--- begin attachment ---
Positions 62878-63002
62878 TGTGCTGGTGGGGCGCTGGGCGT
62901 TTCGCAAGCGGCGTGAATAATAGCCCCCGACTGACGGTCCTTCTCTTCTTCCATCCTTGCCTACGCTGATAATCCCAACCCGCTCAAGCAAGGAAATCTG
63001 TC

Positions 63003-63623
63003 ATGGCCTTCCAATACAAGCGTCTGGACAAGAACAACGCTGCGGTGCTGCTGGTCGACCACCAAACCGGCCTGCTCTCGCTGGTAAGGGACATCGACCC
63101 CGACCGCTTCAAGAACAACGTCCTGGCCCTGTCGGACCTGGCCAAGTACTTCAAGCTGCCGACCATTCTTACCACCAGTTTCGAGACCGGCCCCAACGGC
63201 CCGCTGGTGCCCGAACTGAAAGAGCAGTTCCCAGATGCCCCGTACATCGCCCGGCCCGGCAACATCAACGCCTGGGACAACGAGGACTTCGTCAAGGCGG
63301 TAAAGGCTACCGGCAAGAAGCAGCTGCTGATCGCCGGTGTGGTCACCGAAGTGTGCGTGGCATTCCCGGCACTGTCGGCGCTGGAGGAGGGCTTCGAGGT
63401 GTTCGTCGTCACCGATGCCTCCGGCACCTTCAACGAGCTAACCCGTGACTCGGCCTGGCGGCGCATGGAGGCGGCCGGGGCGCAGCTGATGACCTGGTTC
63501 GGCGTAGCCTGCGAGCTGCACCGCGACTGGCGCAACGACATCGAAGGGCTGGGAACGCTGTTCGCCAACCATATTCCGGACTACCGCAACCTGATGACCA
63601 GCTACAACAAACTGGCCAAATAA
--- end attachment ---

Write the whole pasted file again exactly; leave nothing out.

Positions 62878-63002
62878 TGTGCTGGTGGGGCGCTGGGCGT
62901 TTCGCAAGCGGCGTGAATAATAGCCCCCGACTGACGGTCCTTCTCTTCTTCCATCCTTGCCTACGCTGATAATCCCAACCCGCTCAAGCAAGGAAATCTG
63001 TC

Positions 63003-63623
63003 ATGGCCTTCCAATACAAGCGTCTGGACAAGAACAACGCTGCGGTGCTGCTGGTCGACCACCAAACCGGCCTGCTCTCGCTGGTAAGGGACATCGACCC
63101 CGACCGCTTCAAGAACAACGTCCTGGCCCTGTCGGACCTGGCCAAGTACTTCAAGCTGCCGACCATTCTTACCACCAGTTTCGAGACCGGCCCCAACGGC
63201 CCGCTGGTGCCCGAACTGAAAGAGCAGTTCCCAGATGCCCCGTACATCGCCCGGCCCGGCAACATCAACGCCTGGGACAACGAGGACTTCGTCAAGGCGG
63301 TAAAGGCTACCGGCAAGAAGCAGCTGCTGATCGCCGGTGTGGTCACCGAAGTGTGCGTGGCATTCCCGGCACTGTCGGCGCTGGAGGAGGGCTTCGAGGT
63401 GTTCGTCGTCACCGATGCCTCCGGCACCTTCAACGAGCTAACCCGTGACTCGGCCTGGCGGCGCATGGAGGCGGCCGGGGCGCAGCTGATGACCTGGTTC
63501 GGCGTAGCCTGCGAGCTGCACCGCGACTGGCGCAACGACATCGAAGGGCTGGGAACGCTGTTCGCCAACCATATTCCGGACTACCGCAACCTGATGACCA
63601 GCTACAACAAACTGGCCAAATAA